Threat of computer hackers during NATO summit

May 17, 2012 (CHICAGO)

Where there are crowds, there is always an increased risk for crime, for example with pickpockets. Now, computer security experts are warning people to be aware of how they access the Internet from their personal devices, because this weekend there are bound to be cyber crooks fishing for personal information.

At the offices of Chicago's Mediafly, a company that helps businesses get their documents on to iPads, iPhones and other personal devices, Jason Shah demonstrated how easy it is to monitor what people around him are doing on the Internet.

Shah was looking at his company's Wi-Fi network traffic, but he says easy-to-get computer software exists that allows this kind of "Internet sniffing" on public networks -- allowing anonymous surfers to track what fellow users are seeing on their computers.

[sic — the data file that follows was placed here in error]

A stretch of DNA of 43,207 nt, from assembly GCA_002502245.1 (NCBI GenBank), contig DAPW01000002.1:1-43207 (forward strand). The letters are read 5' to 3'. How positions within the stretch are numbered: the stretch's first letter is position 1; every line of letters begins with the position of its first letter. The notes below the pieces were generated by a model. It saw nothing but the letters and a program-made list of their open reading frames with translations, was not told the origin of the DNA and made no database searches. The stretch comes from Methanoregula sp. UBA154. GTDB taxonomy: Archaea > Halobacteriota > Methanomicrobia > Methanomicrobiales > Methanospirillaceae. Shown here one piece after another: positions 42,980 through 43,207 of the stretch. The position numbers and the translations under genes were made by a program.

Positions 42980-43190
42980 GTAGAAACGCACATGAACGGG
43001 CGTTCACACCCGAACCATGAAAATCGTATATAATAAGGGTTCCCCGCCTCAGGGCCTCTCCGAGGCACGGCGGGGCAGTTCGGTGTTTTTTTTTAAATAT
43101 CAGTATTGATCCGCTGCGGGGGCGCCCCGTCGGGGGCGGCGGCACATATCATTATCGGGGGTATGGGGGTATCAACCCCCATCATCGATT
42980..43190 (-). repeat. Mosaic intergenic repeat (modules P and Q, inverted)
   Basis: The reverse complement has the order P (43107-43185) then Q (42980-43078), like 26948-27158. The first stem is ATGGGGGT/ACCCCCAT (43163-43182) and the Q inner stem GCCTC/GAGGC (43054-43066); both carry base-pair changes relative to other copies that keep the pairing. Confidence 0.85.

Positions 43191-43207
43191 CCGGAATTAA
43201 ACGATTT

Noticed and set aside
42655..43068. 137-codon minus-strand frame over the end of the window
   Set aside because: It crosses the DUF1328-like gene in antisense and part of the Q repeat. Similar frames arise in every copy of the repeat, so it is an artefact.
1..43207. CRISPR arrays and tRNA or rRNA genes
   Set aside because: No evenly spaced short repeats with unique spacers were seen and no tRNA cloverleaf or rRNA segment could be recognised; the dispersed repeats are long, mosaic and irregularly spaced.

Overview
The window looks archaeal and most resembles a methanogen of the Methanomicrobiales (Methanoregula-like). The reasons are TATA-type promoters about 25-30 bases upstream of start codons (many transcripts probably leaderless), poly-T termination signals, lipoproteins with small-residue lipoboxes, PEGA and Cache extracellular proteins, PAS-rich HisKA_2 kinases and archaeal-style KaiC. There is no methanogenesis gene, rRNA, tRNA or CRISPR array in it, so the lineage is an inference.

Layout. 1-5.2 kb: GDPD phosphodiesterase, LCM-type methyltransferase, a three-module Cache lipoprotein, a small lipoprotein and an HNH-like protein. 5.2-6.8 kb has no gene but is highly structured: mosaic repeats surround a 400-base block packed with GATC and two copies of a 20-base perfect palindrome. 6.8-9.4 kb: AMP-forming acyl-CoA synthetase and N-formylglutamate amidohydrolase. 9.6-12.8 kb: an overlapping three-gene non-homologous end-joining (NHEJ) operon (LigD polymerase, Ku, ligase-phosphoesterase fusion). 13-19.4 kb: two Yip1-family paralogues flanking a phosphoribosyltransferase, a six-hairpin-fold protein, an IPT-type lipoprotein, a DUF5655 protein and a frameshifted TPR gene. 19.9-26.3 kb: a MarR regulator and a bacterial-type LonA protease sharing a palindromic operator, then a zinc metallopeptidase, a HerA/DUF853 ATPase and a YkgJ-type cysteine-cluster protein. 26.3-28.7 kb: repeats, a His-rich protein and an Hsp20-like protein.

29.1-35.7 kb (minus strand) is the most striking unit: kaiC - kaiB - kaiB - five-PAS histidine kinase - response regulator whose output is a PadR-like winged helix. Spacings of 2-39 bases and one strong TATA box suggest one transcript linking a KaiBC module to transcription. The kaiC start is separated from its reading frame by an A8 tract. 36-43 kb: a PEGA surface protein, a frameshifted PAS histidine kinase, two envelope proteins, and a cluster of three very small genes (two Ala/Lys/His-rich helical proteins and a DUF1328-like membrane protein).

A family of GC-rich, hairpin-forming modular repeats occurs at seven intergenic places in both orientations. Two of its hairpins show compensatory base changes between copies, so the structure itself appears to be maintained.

"Be careful of the kind of sites you access," said Shah. "Keep the personal and private sites for when you are at home... There is less of a chance of getting hacked in that scenario than when you are sitting in a public area on the Wi-Fi connection."

Protesters will use social networks to organize and galvanize crowds to action as events unfold. People in the crowds are being urged to access the Internet through secure channels such as encrypted personal subscriptions and password-protected sites.

Businesses, on the other hand, might want to think about shutting off their Wi-Fi devices.

"People are looking to get at them, and the publicity, so denial of service attacks are probably their biggest concern," said Prescient Solutions'Jerry Irvine. "Hackers like Anonymous and Stuxnet are going to come in and try to make a name for themselves."

The FBI Tells ABC 7 it has seen malware being installed on travelers' laptops through software updates on hotel internet connections.

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